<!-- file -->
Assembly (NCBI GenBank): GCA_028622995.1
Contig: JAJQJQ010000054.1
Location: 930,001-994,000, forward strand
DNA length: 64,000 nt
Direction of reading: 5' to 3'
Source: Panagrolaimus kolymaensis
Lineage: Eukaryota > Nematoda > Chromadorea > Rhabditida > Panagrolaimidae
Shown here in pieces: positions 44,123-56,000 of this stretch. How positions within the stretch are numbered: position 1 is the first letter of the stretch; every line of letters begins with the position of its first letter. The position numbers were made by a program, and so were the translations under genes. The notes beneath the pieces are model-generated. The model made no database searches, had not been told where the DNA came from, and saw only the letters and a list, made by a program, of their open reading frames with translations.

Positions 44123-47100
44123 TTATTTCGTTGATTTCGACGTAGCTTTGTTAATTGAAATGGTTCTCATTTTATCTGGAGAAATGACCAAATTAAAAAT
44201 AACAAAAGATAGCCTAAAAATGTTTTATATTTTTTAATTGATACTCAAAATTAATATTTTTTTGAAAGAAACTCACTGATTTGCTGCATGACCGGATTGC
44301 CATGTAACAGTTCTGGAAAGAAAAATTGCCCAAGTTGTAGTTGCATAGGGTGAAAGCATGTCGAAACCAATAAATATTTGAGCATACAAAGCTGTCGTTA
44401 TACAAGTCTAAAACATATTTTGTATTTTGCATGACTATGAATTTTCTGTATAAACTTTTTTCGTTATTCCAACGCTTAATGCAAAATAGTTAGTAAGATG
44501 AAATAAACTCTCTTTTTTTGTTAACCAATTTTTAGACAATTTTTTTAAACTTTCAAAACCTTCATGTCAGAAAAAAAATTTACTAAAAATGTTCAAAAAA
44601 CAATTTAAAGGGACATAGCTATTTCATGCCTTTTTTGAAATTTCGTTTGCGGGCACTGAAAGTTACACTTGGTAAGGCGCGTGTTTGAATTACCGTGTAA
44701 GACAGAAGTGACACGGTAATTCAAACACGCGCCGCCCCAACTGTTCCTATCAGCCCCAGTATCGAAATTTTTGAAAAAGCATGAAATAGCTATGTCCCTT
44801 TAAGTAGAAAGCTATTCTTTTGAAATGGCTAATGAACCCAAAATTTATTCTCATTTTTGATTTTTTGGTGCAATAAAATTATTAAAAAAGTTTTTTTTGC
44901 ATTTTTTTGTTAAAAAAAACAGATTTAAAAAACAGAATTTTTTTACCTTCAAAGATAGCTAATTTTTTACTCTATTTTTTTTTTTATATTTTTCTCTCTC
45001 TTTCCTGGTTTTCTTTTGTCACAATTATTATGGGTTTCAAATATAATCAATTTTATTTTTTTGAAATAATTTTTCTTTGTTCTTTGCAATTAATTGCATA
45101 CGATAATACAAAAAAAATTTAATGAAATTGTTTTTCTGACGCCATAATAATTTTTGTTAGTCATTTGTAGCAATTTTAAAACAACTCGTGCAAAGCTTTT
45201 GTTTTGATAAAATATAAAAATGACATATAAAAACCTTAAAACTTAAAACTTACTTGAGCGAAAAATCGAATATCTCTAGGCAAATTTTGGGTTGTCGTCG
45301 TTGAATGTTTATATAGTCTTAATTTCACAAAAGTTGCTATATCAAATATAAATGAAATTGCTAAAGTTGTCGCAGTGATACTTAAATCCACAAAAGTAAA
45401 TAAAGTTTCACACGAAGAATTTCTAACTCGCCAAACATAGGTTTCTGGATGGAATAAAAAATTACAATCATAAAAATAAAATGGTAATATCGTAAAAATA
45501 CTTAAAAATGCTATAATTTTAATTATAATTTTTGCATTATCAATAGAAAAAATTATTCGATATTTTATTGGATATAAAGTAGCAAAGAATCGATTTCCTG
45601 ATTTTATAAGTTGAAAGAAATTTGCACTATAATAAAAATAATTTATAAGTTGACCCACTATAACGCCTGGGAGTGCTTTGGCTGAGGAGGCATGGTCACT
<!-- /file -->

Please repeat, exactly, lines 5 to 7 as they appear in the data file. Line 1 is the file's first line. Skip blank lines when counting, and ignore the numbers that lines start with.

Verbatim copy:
Direction of reading: 5' to 3'
Source: Panagrolaimus kolymaensis
Lineage: Eukaryota > Nematoda > Chromadorea > Rhabditida > Panagrolaimidae